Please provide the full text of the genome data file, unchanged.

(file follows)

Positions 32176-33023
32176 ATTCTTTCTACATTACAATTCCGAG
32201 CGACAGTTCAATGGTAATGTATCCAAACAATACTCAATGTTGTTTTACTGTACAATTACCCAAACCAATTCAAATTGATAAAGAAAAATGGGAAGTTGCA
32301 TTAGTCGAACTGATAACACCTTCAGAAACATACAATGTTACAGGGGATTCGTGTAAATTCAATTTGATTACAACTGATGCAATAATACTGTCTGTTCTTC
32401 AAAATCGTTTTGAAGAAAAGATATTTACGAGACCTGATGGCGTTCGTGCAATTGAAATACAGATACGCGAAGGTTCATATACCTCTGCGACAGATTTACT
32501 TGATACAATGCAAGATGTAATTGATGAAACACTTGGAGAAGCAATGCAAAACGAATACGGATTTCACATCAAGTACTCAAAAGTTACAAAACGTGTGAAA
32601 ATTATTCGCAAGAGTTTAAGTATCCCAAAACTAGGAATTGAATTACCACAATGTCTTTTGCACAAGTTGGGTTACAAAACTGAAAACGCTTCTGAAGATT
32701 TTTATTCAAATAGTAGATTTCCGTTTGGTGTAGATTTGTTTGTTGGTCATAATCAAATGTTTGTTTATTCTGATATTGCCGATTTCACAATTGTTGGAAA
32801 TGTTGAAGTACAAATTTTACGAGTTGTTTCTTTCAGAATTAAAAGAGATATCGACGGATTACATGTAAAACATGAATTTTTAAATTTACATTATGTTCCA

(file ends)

Positions 32176-33023
32176 ATTCTTTCTACATTACAATTCCGAG
32201 CGACAGTTCAATGGTAATGTATCCAAACAATACTCAATGTTGTTTTACTGTACAATTACCCAAACCAATTCAAATTGATAAAGAAAAATGGGAAGTTGCA
32301 TTAGTCGAACTGATAACACCTTCAGAAACATACAATGTTACAGGGGATTCGTGTAAATTCAATTTGATTACAACTGATGCAATAATACTGTCTGTTCTTC
32401 AAAATCGTTTTGAAGAAAAGATATTTACGAGACCTGATGGCGTTCGTGCAATTGAAATACAGATACGCGAAGGTTCATATACCTCTGCGACAGATTTACT
32501 TGATACAATGCAAGATGTAATTGATGAAACACTTGGAGAAGCAATGCAAAACGAATACGGATTTCACATCAAGTACTCAAAAGTTACAAAACGTGTGAAA
32601 ATTATTCGCAAGAGTTTAAGTATCCCAAAACTAGGAATTGAATTACCACAATGTCTTTTGCACAAGTTGGGTTACAAAACTGAAAACGCTTCTGAAGATT
32701 TTTATTCAAATAGTAGATTTCCGTTTGGTGTAGATTTGTTTGTTGGTCATAATCAAATGTTTGTTTATTCTGATATTGCCGATTTCACAATTGTTGGAAA
32801 TGTTGAAGTACAAATTTTACGAGTTGTTTCTTTCAGAATTAAAAGAGATATCGACGGATTACATGTAAAACATGAATTTTTAAATTTACATTATGTTCCA